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GOP Moves to Defund Planned Parenthood: Hello Unplanned Parenthood

If the GOP favors defunding Planned Parenthood, does that mean that really, they will fund “Un-Planned Parenthood”?  I would think it does.  If you disfavor Planned Parenthood, that would indicate that you favor what Planned Parenthood is not, which would be, Unplanned Parenthood.  And what a great idea!  The foreskin, I mean foresight (ha! ha!) of the “Trump-eters” of social progress strikes again!

Think about it. With funding of Unplanned Parenthood, we can take a swipe at cutting off the hand that is reaching out for yet another government handout.  Since Planned Parenthood serves, in many instances, low-income patients for reproductive health and things like cancer screenings and sexually transmitted diseases screenings and treatment, it keeps those poor people from being so greedy!  I’m sorry folks, but you have to have a billion dollars to have the right to be greedy.

My goodness, what do they want, these poor people—affordable health care? Come on.  Way to go Paul Ryan.  Way to sock it to the low-income folks.  Their greed is nauseating as is their reliance on such wasteful organizations like Planned Parenthood that exist only to help those who may not be able to afford a normal, privatized, well-funded clinic in the suburbs.

To fund Unplanned Parenthood also helps to reverse this whole trend toward handing out contraceptives free to people.  Two things here:

One, to be given contraceptives, like rubbers (I’ve seen them, they even have them in multi-colors down there—what is it, a sex shop?) for free is un-American.  We don’t do free here in America.  If we are going to stay a free country we are not about to actually give things away for free.  You are not free if you get things for free.  It is very important that the poor people understand this.  If you want to be free in this country you have to buy it like everyone else.

Two, to give out free contraception and free advice about sex does exactly the opposite of what Planned Parenthood brags that it does: it promotes unplanned babies because it is like saying, here’s a rubber (a purple one even), now go out and have some sex. This is why Paul Ryan is so smart.  He sees right through the deception of Planned Parenthood and sees it for what it really is: a nest of nasty feminists who want to fertilize the young people so that they breed more feminists.

And let’s not tip-toe around the abortion issue.  If an abortion is going to happen, I don’t want to hear about it; I don’t want to know about it.  Funding for Un-planned parenthood would certainly put abortion back where it is supposed to be: out of sight and out of mind.  I mean, if you have money, you’d always be able to get one done discretely anyway.  If you’re poor, you shouldn’t be planning on being a parent anyway.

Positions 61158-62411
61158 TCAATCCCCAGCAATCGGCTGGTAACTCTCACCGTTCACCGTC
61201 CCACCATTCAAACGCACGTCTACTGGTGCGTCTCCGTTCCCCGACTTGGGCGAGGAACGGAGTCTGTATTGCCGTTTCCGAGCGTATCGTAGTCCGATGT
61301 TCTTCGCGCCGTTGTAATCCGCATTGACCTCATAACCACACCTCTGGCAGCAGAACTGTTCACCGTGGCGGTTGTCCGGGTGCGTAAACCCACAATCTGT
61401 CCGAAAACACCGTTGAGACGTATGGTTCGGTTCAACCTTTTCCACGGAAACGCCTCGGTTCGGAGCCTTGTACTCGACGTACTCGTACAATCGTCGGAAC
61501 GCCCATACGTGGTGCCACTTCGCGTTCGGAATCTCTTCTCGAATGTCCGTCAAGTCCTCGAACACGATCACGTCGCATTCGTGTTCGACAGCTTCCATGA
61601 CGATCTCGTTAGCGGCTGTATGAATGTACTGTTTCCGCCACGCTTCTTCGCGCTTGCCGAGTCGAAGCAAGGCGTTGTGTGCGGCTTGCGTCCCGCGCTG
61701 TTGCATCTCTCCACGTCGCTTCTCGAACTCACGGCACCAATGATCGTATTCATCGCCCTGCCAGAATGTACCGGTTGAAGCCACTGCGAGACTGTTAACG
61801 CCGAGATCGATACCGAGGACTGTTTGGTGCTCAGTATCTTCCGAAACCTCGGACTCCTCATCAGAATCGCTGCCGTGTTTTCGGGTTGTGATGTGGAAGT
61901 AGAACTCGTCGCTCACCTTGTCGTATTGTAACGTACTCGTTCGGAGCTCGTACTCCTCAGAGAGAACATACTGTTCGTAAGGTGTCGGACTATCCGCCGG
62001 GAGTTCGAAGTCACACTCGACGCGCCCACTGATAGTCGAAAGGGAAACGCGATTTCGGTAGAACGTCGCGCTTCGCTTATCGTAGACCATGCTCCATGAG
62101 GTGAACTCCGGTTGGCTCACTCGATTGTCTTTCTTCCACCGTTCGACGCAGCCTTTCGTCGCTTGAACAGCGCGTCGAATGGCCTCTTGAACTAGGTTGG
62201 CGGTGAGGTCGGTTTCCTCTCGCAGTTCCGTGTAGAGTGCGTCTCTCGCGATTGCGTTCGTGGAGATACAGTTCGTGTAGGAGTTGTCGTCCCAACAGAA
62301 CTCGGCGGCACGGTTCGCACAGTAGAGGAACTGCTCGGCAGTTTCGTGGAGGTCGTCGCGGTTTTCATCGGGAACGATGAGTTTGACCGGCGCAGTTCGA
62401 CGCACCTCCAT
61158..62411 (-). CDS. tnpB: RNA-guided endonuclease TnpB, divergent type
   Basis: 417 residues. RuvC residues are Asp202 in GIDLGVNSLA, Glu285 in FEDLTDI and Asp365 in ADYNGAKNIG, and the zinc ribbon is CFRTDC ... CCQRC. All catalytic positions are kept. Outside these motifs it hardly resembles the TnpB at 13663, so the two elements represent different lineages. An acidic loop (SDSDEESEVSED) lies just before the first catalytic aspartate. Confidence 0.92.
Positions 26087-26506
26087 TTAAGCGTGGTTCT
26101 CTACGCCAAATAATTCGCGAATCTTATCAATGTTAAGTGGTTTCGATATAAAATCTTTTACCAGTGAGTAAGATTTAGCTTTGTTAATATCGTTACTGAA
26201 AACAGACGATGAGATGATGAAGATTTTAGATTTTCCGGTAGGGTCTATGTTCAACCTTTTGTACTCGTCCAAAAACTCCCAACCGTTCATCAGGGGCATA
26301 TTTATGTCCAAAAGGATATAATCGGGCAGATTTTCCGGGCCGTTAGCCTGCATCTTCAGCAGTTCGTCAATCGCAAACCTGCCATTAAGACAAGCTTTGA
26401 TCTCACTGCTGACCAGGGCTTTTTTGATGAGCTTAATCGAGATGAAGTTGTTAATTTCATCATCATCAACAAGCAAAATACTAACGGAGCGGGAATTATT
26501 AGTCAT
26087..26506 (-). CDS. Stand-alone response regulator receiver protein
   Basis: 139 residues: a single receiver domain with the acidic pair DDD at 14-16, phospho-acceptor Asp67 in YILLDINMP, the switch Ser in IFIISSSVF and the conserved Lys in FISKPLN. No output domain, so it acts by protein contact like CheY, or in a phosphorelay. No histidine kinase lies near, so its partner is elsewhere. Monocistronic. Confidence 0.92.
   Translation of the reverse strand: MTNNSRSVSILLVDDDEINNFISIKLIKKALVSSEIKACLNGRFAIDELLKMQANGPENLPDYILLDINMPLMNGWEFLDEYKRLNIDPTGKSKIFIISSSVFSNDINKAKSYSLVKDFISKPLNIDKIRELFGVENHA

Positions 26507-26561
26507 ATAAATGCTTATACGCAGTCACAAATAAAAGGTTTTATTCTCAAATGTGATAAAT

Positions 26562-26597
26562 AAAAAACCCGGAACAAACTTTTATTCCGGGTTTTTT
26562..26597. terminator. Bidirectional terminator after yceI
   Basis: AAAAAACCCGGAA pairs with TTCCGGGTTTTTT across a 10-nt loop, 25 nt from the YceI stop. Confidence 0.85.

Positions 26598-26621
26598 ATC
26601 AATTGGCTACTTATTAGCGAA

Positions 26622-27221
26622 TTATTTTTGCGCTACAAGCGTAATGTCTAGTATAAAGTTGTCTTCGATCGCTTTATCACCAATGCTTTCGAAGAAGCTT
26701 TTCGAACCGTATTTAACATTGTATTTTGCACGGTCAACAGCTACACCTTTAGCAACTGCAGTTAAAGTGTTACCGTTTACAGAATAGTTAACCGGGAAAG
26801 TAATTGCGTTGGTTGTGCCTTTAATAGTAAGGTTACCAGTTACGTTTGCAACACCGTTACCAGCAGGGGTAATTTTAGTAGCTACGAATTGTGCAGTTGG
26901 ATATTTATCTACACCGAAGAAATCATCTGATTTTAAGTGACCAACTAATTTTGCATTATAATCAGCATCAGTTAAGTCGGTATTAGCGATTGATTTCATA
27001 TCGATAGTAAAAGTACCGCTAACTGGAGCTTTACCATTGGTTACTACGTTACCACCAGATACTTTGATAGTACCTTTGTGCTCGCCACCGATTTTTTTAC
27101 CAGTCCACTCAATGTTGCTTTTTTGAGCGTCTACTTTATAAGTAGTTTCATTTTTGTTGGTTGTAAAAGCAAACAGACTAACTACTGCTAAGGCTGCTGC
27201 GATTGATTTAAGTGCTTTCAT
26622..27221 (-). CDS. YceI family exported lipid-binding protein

What we want to promote at Unplanned Parenthood is that unwanted people in the country shouldn’t be planning on having children at all.  All that Planned Parenthood does is give low income people the impression that they too have the right for low-cost health care, which is ridiculous because if you make health care affordable for low-income people then all those incredibly great insurance companies won’t make half as much money and they will have to lay off a bunch of workers.  Thank God someone like Trump will be able to save 150 or so insurance company jobs by persuading one of them, like the Ford or Carrier Insurance Company, not to send their insurance agents to Mexico.

And lastly, let us fund Unplanned Parenthood, because, really, Planned Parenthood just takes all the fun out of having babies in the first place. And besides, planning families is something God should do, not the US government. I hate it when government is responsible. That’s not its place, for crying out loud.

So thank you Paul Ryan and other GOP members for being so fore-skinned, I mean, foresighted (ha! ha! again) for defunding Planned Parenthood.  It’s got to go.  I mean, what do you do if you have a hornet’s nest? You spray it with insecticide.  Defunding Planned Parenthood is like applying insecticide to that nest of nasty feminist women and all those crazy doctors and nurses who believe in something as Canadian as socialized medicine.  That is so not the American way.

In conclusion, so as not to be un-American, let’s fund “Un-Planned Parenthood” to add one more way to make America great again, back to a time when a man was a man and a woman was a woman, marriage was between the two of them, and “planned parenthood” meant, “Another martini, my darling?”  Thank you.

Studio Lounge Reading Flyer: Great reads, great cocktails and music afterwards

Our press flyer for the Studio Lounge reading with myself (Tom), Doug Rose, Robert Vaughan, and Ken Walker.


Studio Lounge Reading with Local Milwaukee Writers

Very excited to be part of the foursome (Doug Rose, Robert Vaughan, Ken Walker, and myself, Tom Biel) reading group who will read at the Studio Lounge in Bay View in Milwaukee, on Wednesday, September 24th.  The FB invite is linked below. Hope you can join us.  It will be fun.  We’ll be quick, but entertaining.  Following the reading, Studio Lounge hosts a musical open mic.  Great cocktails too.  Yes, it’s a Wednesday night and we have to work the next day–but hey, we won’t keep you out late, and if by chance you don’t work, I promise a nice, relaxing evening with some good words.  Hope we will see you there.